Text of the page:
Cannibalism runs in the family. Alexia indulges and encourages her sister’s cravings but Justine decides to control her hunger. This causes a rift between the sisters who literally fight tooth and nail. Justine accepts her dark animalistic side and violence within it, but suppresses her monstrous desires. This caricatures society at large, where the hunger to consume and kill entails unparalleled cruelty and brutality.

Food is a potent device in these stories. Yeong-hye’s refusal to consume meat and ultimately any food, similarly Justine’s taboo desires act as symbols of feminine power and rebellion. They dissent and deviate through their bodies. In my opinion, The Vegetarian and Raw are part of a fresh wave of feminism in art that highlights female sexuality and dynamism [4]. It is uncomfortable to watch. But necessary.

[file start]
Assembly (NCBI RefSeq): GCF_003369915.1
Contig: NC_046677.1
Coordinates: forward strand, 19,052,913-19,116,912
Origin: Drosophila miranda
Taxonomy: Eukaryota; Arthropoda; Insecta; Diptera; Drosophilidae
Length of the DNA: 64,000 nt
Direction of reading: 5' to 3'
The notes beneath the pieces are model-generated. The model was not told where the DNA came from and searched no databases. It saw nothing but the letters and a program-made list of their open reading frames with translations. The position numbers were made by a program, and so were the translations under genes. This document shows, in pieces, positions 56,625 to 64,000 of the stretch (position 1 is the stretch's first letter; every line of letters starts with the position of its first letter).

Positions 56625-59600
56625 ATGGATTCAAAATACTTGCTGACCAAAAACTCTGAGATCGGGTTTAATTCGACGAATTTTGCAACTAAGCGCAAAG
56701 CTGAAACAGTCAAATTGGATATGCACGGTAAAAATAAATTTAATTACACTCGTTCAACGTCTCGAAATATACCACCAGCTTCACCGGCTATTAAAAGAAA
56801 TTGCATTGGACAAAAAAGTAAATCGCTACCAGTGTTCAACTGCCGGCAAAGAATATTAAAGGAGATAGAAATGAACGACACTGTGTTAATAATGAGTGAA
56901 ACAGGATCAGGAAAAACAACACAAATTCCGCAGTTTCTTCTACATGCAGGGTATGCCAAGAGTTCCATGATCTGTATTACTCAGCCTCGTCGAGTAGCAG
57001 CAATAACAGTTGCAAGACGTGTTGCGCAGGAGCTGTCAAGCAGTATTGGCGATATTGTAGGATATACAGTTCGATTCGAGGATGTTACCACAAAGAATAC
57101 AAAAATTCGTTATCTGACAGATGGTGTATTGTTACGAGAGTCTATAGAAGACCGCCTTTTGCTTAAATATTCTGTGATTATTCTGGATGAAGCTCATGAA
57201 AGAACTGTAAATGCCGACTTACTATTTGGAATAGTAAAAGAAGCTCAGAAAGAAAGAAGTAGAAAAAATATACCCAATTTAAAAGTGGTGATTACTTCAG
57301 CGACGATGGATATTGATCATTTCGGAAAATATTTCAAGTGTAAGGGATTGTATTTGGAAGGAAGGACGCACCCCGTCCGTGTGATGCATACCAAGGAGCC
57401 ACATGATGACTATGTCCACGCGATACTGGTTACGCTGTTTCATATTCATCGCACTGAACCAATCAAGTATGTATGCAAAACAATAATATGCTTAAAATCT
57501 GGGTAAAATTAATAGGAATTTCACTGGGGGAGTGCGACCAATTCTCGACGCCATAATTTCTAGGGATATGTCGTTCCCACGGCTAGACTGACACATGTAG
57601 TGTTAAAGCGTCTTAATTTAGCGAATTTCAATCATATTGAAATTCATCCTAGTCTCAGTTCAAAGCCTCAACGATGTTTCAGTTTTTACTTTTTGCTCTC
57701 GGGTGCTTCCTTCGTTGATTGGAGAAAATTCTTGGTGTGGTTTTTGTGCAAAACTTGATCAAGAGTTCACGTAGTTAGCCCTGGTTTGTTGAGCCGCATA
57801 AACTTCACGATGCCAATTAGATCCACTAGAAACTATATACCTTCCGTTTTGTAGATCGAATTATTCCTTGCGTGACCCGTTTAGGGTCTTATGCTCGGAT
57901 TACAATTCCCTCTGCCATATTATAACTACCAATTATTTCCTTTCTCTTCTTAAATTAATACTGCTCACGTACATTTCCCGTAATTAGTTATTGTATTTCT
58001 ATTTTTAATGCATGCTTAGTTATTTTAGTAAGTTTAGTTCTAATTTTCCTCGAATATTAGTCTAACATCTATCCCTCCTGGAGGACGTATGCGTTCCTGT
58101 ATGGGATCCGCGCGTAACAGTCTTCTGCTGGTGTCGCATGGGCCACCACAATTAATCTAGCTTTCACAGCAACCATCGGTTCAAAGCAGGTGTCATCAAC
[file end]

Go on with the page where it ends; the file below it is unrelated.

Notes:

[1] Translated from the Korean into English by Deborah Smith in 2015

[2] Trailer: https://www.youtube.com/watch?v=gFlXVX2af_Y

[3] Interestingly, there is a Kannada folk tale called The Flowering Tree (translated by A.K. Ramanujan) where a young girl transforms into a beautiful tree when water is poured over her symbolising menstruation and fertility, the  female power of procreation and sexuality. Read here: journal.oraltradition.org/articles/download/12i?article=ramanujan

[4] Movie recommendations: The Witch, The Blackcoat’s Daughter, The Neon Demon, Lady Macbeth